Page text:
To recap: using these assumptions, the 401(k) route is still a better option. It produces $94,500 in after-tax wealth compared to $82,000 in the alternative scenario.

But other inputs may yield different results. The appendix to this book includes more calculations, and the companion website allows you to download the spreadsheet and enter your own assumptions.

Dive into the data behind this example. Click here to open the underlying calculations in a Google Sheet. You can save as an Excel file or to your personal Google Drive. 

Drawback #3: RMDs

The final disadvantage of a 401(k) is the required minimum distribution, or RMD. Starting at age 72, you’re required to start withdrawing from your 401(k).

That might sound like a strange rule: why should you be forced to take money out of your retirement account?

The answer is that Uncle Sam wants to limit that length of time that you can defer your tax bill.

He wants to get paid eventually, so you’re forced to start taking distributions at age 72 and every year thereafter.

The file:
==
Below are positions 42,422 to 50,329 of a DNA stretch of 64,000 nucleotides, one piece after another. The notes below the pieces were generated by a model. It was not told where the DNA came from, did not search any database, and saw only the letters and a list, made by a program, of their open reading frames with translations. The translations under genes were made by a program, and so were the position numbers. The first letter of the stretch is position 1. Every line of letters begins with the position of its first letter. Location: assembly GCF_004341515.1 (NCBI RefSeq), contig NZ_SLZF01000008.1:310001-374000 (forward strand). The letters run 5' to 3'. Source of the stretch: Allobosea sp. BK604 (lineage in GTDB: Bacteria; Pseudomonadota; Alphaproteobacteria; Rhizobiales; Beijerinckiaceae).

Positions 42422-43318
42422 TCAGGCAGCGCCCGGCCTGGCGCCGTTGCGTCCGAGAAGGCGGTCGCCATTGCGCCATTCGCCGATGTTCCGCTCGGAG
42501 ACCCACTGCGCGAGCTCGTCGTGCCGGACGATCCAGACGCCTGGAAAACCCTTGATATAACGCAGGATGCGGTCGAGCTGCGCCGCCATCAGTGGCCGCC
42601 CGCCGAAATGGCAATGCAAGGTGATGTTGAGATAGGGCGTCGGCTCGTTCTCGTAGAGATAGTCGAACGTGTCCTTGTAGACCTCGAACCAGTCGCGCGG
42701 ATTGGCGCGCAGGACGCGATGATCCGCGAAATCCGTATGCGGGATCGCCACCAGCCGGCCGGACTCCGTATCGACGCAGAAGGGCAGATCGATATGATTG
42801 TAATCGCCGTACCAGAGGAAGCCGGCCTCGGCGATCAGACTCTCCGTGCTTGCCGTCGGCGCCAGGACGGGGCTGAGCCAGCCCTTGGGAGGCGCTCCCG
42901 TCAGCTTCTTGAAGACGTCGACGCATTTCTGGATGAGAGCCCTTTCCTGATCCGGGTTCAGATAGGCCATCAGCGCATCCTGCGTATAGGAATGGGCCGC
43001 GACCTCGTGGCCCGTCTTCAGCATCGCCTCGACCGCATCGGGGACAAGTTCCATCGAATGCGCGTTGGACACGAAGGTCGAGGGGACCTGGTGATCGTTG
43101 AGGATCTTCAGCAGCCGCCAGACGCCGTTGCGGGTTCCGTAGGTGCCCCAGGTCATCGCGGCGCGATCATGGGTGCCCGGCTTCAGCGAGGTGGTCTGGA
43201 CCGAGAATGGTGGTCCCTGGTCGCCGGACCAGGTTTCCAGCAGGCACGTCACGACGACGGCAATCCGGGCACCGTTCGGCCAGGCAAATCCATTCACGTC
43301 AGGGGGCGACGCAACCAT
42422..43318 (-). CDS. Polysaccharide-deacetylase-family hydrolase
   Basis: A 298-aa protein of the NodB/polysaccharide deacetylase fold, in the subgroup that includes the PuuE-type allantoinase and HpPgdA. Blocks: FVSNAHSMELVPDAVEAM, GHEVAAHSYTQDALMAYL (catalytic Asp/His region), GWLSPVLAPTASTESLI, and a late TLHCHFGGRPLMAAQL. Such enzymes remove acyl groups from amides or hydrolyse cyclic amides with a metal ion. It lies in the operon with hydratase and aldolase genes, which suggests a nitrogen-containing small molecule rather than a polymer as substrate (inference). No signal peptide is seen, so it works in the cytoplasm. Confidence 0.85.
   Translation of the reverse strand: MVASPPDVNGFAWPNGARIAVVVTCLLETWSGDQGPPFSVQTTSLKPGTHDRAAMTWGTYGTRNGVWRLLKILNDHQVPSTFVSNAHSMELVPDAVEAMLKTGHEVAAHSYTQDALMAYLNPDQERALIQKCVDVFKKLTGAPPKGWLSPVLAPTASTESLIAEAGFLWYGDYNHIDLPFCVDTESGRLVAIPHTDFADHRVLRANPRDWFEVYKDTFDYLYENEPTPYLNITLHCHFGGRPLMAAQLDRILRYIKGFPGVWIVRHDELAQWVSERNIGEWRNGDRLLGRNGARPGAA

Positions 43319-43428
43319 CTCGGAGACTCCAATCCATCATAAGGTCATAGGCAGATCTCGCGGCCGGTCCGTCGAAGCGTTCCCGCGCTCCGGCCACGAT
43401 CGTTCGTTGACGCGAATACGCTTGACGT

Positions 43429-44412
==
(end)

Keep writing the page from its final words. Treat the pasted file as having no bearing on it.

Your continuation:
Basic 401(k) Strategies

If your employer offers any sort of match, be sure to contribute enough to your 401(k) in order to maximize their matching contributions. This is essentially free money that your employer is offering you, to reward you for planning for your retirement.

For example, let’s assume you make $150,000 and your employer offers a 100% match up to 8% of your salary.

You should contribute at least $12,000 to your 401(k) account each year, in order to receive a matching $12,000 from your employer. If you contribute an amount less than this, you are leaving money on the table.

After you’ve maxed out your employer match, your next steps will depend on your individual circumstances.

One option is to contribute the maximum to your 401(k). In 2024, that means contributing $23,000 over the course of the year. If you have enough cash to max out all of your tax advantaged accounts, this is likely a good idea.

If, however, you don’t have enough cash to max out your 401(k), IRA, 529, and HSA, then you are going to have to identify which tax strategy will get you the most bang for your buck.

We’re going to cover all of these vehicles in the coming chapters, so don’t worry if you’re not sure what your optimal strategy should be.